“I am not mad you know”- 22 October 2017.

We know that there are many shades of madness. We also know that there are levels and degrees of madness. While we believe what the famous Sigmund Freud stated that ‘we are all neurotic to some extent’, we know that most of us are not stark mad. But we would like to state clearly that the art and science of psychology and psychotherapy is not about treating madness but about treating neurosis, which we all suffer from, in lesser or greater extent. This is a reality and the sooner recognised the better for society and humanity.

I loved the Hindi movie named ‘Dear Zindagi’, starring the suave Shahrukh Khan and petite Alia Bhatt. Besides the superb acting displayed by them, the theme was endearing and won my heart. It focuses on the process of counselling/therapy of her repressed conflict with her parents in childhood and how it impacts her adult relationships with her family and friends. With regular sessions she gains insight into her emotional turmoil and regains her normalcy with her parents and friends. That the ‘dimaag ka doctor’/ counsellor is a friendly chap who does not appear scary at all and thus gives mental health its due share in Bollywood. Hindi cinema comes of age with this film as far as mental disturbance/neurosis is concerned and redeems the damage done by earlier movies which have depicted mental illness in a very distorted and poor light. The earlier movies have always shown cases of ‘severe psychosis’ and the stark/horrifying images of mad people behaving abnormally has got stuck in our minds. ‘Dear Zindagi’ promotes counselling by saying, ‘everyone needs a ‘dimaag ka doctor’!! How true! At some point we all need some sight and insight into our problems, our behaviour and our mind.

The stigma against mental health and mental illness is huge even today when the facts and figures of illness are rising. It makes us wonder if people ever read a little bit of psychology and ever try to understand the workings of their own minds. Do people ever question their stereotypical thinking and ever find little time to reflect on their own behaviour and attitudes? Are we a thinking population or a closed-minded society who continues to believe in the old fashioned solutions to ‘modern day’ problems? When times change we need to change ourselves too besides changing our dresses, addresses and mobiles. When knowledge in any field expands the domain of understanding, we need to make use of that science for the betterment of our lives. The rise in life-style diseases such as chronic hypertension, diabetes, cardiac complications, migraines, are stress related which arises in the mind and causes damage to the body but we agree to treat the body and not the mind where it originates from! If a disease travels from my mind to my body, we look for physical solutions to the malady and not mental solutions! That is called ‘beating around the bush’ where the problem never gets resolved. We are ready to accept physical/medical medications but hesitate to visit a counsellor. We are ready to spend thousands on medical investigations but not a hundred on a ‘talking cure’ or a ‘speaking therapy’ without medicines. This illogical logic defies me! Only when the disease reaches the mind in a gross way and makes the individual dysfunctional in terms of work and family life do they come for psychological help. The damage done is huge by then.

Stigma reduces the likelihood of clients seeking early interventions and might want to postpone and delay timely help. Stigma also leads to premature discontinuation of the treatment when the cure is not even half way. Stigma is due to myths and wrong notions that society has about mental disturbances. It can be removed only when we make ourselves aware and educate ourselves of the developments and progress made in psychological sciences. The quality of the services in mental care has improved tremendously and has been nothing short of a ‘revolution’. Many therapeutic methodologies are available that offer relief and cure for your emotional disturbances.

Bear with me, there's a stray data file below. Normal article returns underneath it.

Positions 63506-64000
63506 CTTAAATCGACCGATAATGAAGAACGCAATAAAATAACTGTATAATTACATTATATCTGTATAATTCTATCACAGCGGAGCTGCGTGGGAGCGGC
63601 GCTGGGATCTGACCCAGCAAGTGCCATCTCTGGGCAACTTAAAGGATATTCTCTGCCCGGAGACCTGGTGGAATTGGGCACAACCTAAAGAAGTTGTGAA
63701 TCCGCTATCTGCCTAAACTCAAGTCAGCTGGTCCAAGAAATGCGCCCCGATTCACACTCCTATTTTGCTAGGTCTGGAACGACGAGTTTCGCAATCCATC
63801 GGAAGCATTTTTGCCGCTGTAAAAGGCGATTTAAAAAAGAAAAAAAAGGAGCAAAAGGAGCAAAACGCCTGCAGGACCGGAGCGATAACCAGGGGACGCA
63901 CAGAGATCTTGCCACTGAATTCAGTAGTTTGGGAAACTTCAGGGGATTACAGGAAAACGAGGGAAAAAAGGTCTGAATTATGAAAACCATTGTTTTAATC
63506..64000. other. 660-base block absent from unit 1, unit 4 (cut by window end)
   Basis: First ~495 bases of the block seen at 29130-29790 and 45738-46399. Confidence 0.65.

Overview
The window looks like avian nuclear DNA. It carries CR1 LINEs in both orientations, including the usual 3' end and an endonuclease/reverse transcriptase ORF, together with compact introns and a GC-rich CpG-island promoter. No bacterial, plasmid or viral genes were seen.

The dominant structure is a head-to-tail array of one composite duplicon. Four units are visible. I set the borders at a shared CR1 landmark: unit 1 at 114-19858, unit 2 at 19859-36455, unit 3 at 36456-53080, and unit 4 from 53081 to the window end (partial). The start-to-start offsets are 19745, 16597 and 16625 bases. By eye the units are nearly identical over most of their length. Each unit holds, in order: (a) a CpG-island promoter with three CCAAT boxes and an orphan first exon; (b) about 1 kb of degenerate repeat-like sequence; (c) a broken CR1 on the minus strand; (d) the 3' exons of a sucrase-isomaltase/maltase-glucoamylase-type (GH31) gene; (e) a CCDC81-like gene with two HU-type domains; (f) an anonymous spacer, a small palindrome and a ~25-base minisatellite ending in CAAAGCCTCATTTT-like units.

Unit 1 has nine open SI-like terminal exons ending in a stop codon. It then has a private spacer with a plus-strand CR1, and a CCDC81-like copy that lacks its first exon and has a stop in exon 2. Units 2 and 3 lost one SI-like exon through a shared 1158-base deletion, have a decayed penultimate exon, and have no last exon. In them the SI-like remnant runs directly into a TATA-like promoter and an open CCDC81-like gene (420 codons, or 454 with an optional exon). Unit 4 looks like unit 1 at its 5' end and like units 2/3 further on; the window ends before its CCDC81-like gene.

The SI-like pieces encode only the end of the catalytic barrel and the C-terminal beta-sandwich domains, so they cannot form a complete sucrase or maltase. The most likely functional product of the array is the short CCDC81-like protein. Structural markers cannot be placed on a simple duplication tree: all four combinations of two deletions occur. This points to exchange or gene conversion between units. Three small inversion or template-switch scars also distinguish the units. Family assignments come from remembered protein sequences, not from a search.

‘Everyone is not mad’ but I restate that ‘everyone is neurotic to some extent’. Let us elaborate on this with some examples. Anuj lives in anxiety and mild depression and that reduces his capacity to love and work. He feels drained of energy and lives in fears that affect his mind in many ways. He is afraid of ‘falling ill with some dreadful disease’ and lives in this dread. He frequents the doctor who declares him physically fit and gets tired of saying so umpteen times. Anagh lives on a short fuse and is ready to fly into a rage on seemingly inconsequential issues. His wife, children and family is afraid of him as well as tired of him. Neeti is obsessed with cleanliness and washes and cleans several times a day. She likes to keep the house spic and clean and proper at all times and hence disapproves of the members relaxing/sprawling on the sofa or the bed. Ananya is devastated because her boyfriend betrayed her and ditched her for her good friend. She is depressed and losing her interest in career. Swapnil is addicted to his mobile and social media and cannot control his habits in spite of academic slow-downs and failures. He must spend four to five hours on the social media or playing games. This is the latest addiction and a new nightmare of parents with teenagers.


This is not ‘madness’ you would agree, but it is ‘neurosis’ for sure where conscious / unconscious emotional conflicts and dilemmas disturb your quality of life and living. It decreases your functionality in work and love, and leads to a discontented, unhappy mind. It spoils the atmosphere at home and work and has a spiralling effect all around. The ‘neurosis’ spreads across the social environment – until you check it consciously with simple / non-medical techniques called ‘counselling and psychotherapy’.

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